Symptoms

  • Pain under the arch of the foot. Most often ‘first step’ pain which occurs in the morning or after rest.
  • Can occur gradually over time or from an acute injury

Risk factors

  • High BMI
  • Reduced ankle range of motion
  • Foot structure
  • Occupation: jobs involving a lot of time standing

Treatment

  • Biomechanical assessment
  • Offloading with taping or orthotics
  • Footwear recommendations
  • Pain relief 
  • Activity modifications
  • THOR low level laser treatment to help reduce inflammation
  • Stretches

If in doubt please call us today for an appointment with one of our podiatrists on 5223 1531

 

THIS INFORMATION IS FOR EDUCATIONAL PURPOSES ONLY AND IS NOT INTENDED TO REPLACE PROFESSIONAL PODIATRIC ADVICE. TREATMENT WILL VARY BETWEEN INDIVIDUALS DEPENDING UPON YOUR DIAGNOSIS AND PRESENTING COMPLAINT. AN ACCURATE DIAGNOSIS CAN ONLY BE MADE FOLLOWING PERSONAL CONSULTATION WITH A PODIATRIST.

 

‘W’ SITTING – WHAT IS IT & WHY SHOULD I CORRECT IT?

W-Sitting

‘W-Sitting’ is where a child sits on the floor with their knees out forward and their legs splayed outwards to replicate a ‘W’. During their young age, sitting positions and activities will play a large role in the development of their lower limbs. ‘W-sitting’ particularly affects the hips and surrounding soft tissue such as ligaments and muscles.

This position encourages internal rotation of the hips and loosening these soft tissues to maintain this posture. These changes may also alter the child’s walking pattern. Internally rotated hips may result in a ‘pigeon-toed’ or with ‘knees pointing inwards’ while the child walks. The child may experience clumsiness, fatigue or lack of confidence in their walking and during sports. 

What can we do about it?
Encourage proper seating postures such as sitting ‘crossed legged’, this position externally rotates the legs and allows for proper development.  As well as doing activities which strengthen posterior muscles (such as the gluteals) are encouraged.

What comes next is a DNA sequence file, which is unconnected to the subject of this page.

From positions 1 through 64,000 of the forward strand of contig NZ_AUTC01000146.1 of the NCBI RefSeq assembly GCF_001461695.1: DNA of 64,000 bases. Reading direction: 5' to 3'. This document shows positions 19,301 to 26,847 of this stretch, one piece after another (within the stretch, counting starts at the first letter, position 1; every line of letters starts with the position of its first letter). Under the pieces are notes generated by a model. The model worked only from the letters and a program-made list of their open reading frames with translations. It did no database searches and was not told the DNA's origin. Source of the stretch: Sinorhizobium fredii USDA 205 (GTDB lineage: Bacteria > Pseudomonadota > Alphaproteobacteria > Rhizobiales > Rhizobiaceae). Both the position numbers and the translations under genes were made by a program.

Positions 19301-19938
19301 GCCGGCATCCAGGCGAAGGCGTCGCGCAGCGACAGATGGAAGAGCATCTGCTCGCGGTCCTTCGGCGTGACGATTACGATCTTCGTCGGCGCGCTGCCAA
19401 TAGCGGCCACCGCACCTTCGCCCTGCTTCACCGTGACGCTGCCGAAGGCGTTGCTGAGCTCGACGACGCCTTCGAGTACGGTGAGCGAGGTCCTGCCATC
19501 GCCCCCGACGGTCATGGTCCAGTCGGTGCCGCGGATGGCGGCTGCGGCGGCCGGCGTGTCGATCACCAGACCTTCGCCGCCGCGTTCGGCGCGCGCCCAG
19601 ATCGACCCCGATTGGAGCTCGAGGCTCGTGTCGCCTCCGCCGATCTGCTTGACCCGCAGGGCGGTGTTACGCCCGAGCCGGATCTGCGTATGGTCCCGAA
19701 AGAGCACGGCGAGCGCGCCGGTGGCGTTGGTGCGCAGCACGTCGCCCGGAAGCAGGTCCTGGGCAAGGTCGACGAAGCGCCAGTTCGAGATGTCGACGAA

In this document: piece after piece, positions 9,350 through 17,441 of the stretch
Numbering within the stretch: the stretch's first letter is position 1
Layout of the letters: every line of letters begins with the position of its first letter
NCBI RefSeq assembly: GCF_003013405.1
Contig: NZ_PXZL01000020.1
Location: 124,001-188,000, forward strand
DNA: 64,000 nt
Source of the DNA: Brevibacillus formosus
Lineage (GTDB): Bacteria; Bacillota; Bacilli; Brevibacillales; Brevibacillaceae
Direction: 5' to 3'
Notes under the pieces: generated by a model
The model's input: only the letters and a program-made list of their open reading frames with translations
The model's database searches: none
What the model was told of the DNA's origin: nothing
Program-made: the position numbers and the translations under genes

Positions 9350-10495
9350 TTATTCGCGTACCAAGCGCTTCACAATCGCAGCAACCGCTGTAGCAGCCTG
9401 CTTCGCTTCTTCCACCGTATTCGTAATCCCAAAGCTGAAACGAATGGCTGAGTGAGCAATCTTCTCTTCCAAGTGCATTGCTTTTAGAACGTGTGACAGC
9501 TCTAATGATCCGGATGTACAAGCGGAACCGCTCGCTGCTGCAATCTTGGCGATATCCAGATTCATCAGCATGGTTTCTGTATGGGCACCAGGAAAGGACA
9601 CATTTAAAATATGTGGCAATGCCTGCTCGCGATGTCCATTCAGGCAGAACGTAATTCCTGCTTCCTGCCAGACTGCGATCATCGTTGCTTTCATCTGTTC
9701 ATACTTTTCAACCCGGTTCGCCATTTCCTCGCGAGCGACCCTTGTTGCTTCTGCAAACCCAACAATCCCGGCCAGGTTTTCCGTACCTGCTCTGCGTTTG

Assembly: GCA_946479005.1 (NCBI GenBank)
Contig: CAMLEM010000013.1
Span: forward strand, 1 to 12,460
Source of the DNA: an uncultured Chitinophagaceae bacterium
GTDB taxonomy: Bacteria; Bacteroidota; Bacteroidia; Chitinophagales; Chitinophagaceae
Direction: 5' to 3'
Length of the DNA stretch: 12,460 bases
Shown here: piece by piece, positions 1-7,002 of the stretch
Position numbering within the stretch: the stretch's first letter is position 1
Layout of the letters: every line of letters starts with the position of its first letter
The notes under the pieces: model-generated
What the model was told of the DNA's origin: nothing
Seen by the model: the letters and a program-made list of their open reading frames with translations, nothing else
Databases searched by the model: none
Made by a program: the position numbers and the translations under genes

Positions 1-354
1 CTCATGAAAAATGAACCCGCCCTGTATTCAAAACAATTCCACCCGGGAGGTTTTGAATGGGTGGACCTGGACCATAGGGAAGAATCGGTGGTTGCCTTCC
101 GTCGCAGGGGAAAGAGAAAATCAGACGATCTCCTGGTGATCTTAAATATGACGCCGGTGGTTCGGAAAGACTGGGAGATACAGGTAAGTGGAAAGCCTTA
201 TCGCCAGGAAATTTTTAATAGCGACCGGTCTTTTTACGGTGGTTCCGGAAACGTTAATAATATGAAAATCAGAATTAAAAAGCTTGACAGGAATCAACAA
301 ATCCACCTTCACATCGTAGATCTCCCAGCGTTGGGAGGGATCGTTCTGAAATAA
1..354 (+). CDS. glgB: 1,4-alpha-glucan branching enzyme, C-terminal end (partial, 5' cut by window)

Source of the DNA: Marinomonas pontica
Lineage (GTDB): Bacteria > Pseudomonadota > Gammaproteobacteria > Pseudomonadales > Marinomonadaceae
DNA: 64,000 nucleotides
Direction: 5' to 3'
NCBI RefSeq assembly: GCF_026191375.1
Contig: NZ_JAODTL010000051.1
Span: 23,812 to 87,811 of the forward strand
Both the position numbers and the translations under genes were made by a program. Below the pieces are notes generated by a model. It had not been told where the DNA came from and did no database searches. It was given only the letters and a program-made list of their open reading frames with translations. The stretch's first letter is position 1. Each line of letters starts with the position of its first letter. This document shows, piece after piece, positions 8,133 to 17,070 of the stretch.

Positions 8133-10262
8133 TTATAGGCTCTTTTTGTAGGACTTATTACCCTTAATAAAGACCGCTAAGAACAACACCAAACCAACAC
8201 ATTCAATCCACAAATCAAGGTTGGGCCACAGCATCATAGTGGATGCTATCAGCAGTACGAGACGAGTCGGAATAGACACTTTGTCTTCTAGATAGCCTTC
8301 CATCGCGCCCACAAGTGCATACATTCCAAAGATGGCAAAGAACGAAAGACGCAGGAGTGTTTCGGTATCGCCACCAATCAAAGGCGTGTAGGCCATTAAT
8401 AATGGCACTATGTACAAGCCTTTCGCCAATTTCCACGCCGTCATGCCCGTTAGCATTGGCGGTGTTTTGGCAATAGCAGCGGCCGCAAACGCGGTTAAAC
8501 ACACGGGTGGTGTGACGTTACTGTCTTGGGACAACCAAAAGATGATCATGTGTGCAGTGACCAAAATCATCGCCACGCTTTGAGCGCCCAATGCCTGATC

If your child experiences these symptoms, an assessment with a podiatrist may be required.

If in doubt please call us today for an appointment with one of our podiatrists on 5223 1531

THIS INFORMATION IS FOR EDUCATIONAL PURPOSES ONLY AND IS NOT INTENDED TO REPLACE PROFESSIONAL PODIATRIC ADVICE. TREATMENT WILL VARY BETWEEN INDIVIDUALS DEPENDING UPON YOUR DIAGNOSIS AND PRESENTING COMPLAINT. AN ACCURATE DIAGNOSIS CAN ONLY BE MADE FOLLOWING PERSONAL CONSULTATION WITH A PODIATRIST.

 

ANKLE INJURIES/SPRAINS – Symptoms & Treatment

Ankle Injuries/Sprains

An ankle sprain may relate to ligament damage to the medial (inside), lateral (outside) or syndesmosis (‘high ankle sprain’) of the ankle. 

Sprains result from over-extension joint, putting high levels of load through the ligaments to resist these forces. Most commonly these injuries will occur during high impact activity with different sports carrying higher risk for some injuries. 

Symptoms

  • Pain on weightbearing 
  • Swelling/bruising 
  • Pain on palpation

Treatment

  • RICE (Rest, ice, compress and elevate) for the first 24 hours 
  • Activity modification
  • Medical imaging may be required to investigate and rule out other injuries such as a fracture
  • Offloading
    • Taping
    • Ankle braces
    • Moonboot/post-op shoe
    • Orthotics
    • Laser treatment

If in doubt please call us today for an appointment with one of our podiatrists on 5223 1531

THIS INFORMATION IS FOR EDUCATIONAL PURPOSES ONLY AND IS NOT INTENDED TO REPLACE PROFESSIONAL PODIATRIC ADVICE. TREATMENT WILL VARY BETWEEN INDIVIDUALS DEPENDING UPON YOUR DIAGNOSIS AND PRESENTING COMPLAINT. AN ACCURATE DIAGNOSIS CAN ONLY BE MADE FOLLOWING PERSONAL CONSULTATION WITH A PODIATRIST.

SHIN SPLINTS AFFECTING YOUR RUN OR HIIT?

Shin Splints or MTSS or Medial tibial stress syndrome

Common in runners or those participating in running based sports

Symptoms:

  • Diffuse pain along the distal third of the tibia
  • Must be distinguished from focused pain which suggests a fracture or pain in the muscle compartments